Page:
These example sentences are selected automatically from various online news sources to reflect current usage of the word 'whisper.' Views expressed in the examples do not represent the opinion of Merriam-Webster or its editors. Send us feedback.

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First Known Use of whisper


before the 12th century, in the meaning defined at intransitive sense 1


1595, in the meaning defined at sense 1

History and Etymology for whisper


Middle English, from Old English hwisperian; akin to Old High German hwispalōn to whisper, Old Norse hvīsla — more at whistle

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Learn More About whisper

Time Traveler for whisper

Time Traveler

The first known use of whisper was before the 12th century

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Statistics for whisper

Last Updated

10 Jun 2021

Cite this Entry

“Whisper.” Merriam-Webster.com Dictionary, Merriam-Webster, https://www.merriam-webster.com/dictionary/whisper. Accessed 21 Jun. 2021.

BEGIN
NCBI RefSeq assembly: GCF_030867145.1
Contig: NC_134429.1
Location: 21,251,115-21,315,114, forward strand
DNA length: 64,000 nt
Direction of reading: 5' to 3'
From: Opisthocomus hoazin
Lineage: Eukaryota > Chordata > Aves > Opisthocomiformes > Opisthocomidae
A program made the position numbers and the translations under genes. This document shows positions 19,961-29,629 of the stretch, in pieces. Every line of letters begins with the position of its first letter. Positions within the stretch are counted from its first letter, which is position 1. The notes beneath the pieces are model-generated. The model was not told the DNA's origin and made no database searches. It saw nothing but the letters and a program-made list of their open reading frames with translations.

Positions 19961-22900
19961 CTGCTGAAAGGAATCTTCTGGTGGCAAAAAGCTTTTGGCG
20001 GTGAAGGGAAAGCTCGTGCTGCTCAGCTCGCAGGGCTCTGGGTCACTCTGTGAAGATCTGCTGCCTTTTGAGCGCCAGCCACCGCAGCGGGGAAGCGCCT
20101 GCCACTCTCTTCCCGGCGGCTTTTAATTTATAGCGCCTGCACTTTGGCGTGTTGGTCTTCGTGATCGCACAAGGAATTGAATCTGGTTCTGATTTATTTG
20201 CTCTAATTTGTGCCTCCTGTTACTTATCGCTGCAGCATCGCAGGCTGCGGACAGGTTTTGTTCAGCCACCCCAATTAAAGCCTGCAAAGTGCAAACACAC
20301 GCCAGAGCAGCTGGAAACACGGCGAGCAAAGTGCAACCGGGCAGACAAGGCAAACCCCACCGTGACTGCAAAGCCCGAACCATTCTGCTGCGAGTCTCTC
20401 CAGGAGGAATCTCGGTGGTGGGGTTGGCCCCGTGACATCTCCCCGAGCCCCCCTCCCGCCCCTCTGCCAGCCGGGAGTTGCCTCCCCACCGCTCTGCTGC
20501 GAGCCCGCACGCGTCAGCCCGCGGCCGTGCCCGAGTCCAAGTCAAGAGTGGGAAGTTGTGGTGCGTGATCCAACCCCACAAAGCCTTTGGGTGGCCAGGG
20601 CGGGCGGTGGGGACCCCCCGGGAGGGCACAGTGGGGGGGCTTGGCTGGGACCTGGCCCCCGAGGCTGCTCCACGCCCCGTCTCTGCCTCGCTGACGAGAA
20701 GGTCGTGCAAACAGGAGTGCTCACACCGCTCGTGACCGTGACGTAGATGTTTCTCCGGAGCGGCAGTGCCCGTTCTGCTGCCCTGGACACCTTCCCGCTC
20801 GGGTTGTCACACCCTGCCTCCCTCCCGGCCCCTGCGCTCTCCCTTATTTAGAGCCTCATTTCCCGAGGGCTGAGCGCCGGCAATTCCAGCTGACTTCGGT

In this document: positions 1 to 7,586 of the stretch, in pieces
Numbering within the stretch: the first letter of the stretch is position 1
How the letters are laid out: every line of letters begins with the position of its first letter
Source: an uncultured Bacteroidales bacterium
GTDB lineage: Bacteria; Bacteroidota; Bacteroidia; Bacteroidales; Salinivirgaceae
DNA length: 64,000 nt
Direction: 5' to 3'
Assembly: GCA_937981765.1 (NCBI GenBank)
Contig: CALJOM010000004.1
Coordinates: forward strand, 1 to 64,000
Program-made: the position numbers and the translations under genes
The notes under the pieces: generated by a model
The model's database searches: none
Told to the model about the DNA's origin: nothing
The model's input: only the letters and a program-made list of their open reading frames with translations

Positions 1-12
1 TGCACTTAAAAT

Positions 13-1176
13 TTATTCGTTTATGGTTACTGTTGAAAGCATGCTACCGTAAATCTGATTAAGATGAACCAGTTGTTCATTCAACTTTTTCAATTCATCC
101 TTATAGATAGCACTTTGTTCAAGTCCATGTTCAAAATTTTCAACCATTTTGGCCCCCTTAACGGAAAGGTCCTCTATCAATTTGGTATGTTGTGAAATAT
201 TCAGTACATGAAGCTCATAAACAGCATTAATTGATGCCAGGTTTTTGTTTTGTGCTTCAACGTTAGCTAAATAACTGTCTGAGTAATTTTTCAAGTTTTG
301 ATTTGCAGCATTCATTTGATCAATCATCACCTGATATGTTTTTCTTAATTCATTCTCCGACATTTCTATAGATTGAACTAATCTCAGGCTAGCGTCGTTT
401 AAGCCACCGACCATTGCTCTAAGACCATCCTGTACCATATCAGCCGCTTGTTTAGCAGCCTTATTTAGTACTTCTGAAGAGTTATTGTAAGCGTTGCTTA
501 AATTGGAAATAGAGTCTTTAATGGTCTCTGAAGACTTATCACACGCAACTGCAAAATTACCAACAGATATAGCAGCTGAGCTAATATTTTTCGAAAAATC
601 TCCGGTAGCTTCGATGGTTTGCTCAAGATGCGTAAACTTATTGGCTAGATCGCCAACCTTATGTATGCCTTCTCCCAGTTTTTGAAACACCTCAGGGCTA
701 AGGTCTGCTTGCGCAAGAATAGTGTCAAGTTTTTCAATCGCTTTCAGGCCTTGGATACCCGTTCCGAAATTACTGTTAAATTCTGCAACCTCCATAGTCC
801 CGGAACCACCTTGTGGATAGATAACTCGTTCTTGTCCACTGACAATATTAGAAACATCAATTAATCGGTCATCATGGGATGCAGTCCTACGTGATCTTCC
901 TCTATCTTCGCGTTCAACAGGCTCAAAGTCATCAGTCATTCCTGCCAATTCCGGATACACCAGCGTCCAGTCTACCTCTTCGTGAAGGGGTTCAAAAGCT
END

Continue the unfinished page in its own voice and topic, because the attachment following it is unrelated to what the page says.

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More Definitions for whisper



English Language Learners Definition of whisper

 (Entry 1 of 2)

: to speak very softly or quietly
: to produce a quiet sound



English Language Learners Definition of whisper (Entry 2 of 2)

: a very soft and quiet way of speaking
: a soft and quiet sound
: a very small amount of something


whis·​per | \ ˈhwi-spər How to pronounce whisper (audio) , ˈwi- \
whispered; whispering

Kids Definition of whisper

 (Entry 1 of 2)

1 : to speak softly and quietly
2 : to tell by speaking softly and quietly "I would miss you, Nick," I whispered. "I would."— Patricia MacLachlan, Sarah, Plain and Tall
3 : to make a low rustling sound The wind whispered in the trees.



Kids Definition of whisper (Entry 2 of 2)

1 : a soft quiet way of speaking that can be heard only by people who are near
2 : the act of speaking softly and quietly
3 : something said softly and quietly
4 : hint entry 1 sense 2 a whisper of smoke